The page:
[Hat Tips: Nina and James White]

Wednesday, December 28, 2005

The Sacramental Santa

The Christmas season is an apt time to reflect upon the tragedy of the Polar Redformation, which precipitated a split between orthodox, high santalism and schismatic, low santalism.

Here I can do no better than to quote the great Nordic historian, Rudolf von Blixem, in his classic Chronicles of Claus:

“Low santalism is generally represented by radical Baptists, Anabaptists, Nonjurors and Usagers. In their Gnostic hatred of matter, mistletoe, snowmen, X-mas trees, and eggnog, the low santalist reduces St. Nick to a mere outward symbol or nude sign of the Christmas spirit of giving.

In so doing they most grievously and impudently violate the canons of catholicity, thumbing their red noses at the Santal Fathers, and Mother Claus.

By contrast, the high santalist honors the Real Presents of St. Nick in the Christmas presents. As stated in the North Polar Confession of Faith,

‘Santa is an outward sign and seal of an inward gift. For there is, in St. Nick, a santal relation or union between the sign and the thing signified.

It hath ever been the firm belief of Mother Claus that the whole substance of the Christmas present is converted to the whole substance of Santa, under the species of ribbon and wrapping paper; which conversion is by Mother Claus suitably and properly denominated transub-Santantiation.

By this ineffable miracle, the Christmas gift, which is not only offered, but really exhibited by St. Nick, is not conferred by any power in him, but by his little helpers in, with, and under the sleigh, when present to the faith of true believers in Santa’ (NPCF XXVII.i-iii).”

"A Defense of Abortion"

Back in 1971, a couple of years before the infamous Roe v. Wade decision, Judith Jarvis Thomson wrote what many regard as the classic defense of abortion. I’ll quote the key portions of her argument and then comment on the excerpts:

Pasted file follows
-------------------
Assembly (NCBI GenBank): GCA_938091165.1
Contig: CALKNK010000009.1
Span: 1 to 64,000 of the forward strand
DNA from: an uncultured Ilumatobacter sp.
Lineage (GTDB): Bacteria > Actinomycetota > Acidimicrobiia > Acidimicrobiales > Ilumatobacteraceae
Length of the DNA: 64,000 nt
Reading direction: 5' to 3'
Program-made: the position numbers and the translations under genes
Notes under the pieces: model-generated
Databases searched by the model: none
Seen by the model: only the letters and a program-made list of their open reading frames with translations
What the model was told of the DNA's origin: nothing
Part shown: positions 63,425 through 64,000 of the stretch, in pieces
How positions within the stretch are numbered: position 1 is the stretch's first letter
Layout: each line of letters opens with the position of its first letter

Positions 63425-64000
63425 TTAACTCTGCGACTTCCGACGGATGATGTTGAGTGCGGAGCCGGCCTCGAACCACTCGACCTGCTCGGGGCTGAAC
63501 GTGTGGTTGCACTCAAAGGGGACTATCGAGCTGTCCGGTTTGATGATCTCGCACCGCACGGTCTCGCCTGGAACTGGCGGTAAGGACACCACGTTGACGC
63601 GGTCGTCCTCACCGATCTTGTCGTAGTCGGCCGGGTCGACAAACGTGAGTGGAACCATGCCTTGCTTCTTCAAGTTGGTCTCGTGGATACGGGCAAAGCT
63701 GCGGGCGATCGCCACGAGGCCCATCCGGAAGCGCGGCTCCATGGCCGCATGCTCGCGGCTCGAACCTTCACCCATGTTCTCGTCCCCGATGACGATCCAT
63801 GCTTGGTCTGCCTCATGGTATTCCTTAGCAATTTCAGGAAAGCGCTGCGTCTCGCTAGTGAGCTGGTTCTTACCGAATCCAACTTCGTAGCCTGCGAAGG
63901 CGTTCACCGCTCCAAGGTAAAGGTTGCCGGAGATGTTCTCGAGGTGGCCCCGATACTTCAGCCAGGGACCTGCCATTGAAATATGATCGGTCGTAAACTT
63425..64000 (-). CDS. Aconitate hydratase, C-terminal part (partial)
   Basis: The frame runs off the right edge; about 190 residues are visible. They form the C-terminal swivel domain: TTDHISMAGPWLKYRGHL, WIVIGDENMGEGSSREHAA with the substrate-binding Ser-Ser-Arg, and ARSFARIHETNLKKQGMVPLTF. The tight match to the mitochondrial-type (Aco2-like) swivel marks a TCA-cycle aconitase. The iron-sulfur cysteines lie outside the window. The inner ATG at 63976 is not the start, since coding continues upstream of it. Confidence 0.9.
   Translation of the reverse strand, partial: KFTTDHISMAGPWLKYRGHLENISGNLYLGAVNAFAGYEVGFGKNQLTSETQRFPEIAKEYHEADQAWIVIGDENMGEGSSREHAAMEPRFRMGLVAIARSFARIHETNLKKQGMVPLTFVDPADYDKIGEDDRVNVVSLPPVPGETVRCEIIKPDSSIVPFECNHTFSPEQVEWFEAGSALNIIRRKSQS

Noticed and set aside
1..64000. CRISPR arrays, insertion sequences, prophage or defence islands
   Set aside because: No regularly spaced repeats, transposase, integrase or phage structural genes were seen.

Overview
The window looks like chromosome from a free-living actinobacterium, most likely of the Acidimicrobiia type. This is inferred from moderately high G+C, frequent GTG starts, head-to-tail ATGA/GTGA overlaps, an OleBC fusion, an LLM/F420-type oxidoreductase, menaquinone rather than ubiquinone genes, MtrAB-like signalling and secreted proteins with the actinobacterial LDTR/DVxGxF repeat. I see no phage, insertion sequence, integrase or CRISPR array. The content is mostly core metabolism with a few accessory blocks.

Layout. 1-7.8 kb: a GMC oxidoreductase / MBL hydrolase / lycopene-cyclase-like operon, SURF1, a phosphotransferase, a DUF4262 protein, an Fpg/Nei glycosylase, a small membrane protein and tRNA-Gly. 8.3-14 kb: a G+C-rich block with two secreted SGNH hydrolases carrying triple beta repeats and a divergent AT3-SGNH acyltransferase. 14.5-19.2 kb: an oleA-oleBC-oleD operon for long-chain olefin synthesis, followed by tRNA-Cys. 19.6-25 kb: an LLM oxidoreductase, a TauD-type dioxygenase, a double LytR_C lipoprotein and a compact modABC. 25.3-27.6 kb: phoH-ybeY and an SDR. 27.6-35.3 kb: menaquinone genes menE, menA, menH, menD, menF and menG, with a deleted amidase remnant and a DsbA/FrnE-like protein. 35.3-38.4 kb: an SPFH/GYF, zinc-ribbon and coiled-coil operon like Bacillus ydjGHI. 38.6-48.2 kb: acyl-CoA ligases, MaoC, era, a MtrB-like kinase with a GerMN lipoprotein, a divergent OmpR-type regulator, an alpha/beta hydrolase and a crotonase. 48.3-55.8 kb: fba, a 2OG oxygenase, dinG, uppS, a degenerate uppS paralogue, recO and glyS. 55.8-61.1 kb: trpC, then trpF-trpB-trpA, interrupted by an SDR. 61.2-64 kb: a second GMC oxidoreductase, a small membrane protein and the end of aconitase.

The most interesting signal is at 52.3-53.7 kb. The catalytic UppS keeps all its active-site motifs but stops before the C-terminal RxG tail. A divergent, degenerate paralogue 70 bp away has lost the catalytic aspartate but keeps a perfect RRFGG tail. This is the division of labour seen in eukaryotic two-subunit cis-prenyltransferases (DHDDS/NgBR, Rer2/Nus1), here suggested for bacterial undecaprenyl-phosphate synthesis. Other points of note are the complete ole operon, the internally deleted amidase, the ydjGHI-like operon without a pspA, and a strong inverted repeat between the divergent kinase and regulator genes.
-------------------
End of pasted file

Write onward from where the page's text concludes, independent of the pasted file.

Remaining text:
Most opposition to abortion relies on the premise that the fetus is a human being, a person, from the moment of conception…Arguments of this form are sometimes called "slippery slope arguments"--the phrase is perhaps self- explanatory--and it is dismaying that opponents of abortion rely on them so heavily and uncritically.

I am inclined to agree, however, that the prospects for "drawing a line" in the development of the fetus look dim. I am inclined to think also that we shall probably have to agree that the fetus has already become a human person well before birth. Indeed, it comes as a surprise when one first learns how early in its life it begins to acquire human characteristics.

For it seems to me to be of great interest to ask what happens if, for the sake of argument, we allow the premise. How, precisely, are we supposed to get from there to the conclusion that abortion is morally impermissible? Opponents of abortion commonly spend most of their time establishing that the fetus is a person, and hardly anytime explaining the step from there to the impermissibility of abortion. Perhaps they think the step too simple and obvious to require much comment. Or perhaps instead they are simply being economical in argument. Many of those who defend abortion rely on the premise that the fetus is not a person, but only a bit of tissue that will become a person at birth; and why pay out more arguments than you have to? Whatever the explanation, I suggest that the step they take is neither easy nor obvious, that it calls for closer examination than it is commonly given, and that when we do give it this closer examination we shall feel inclined to reject it.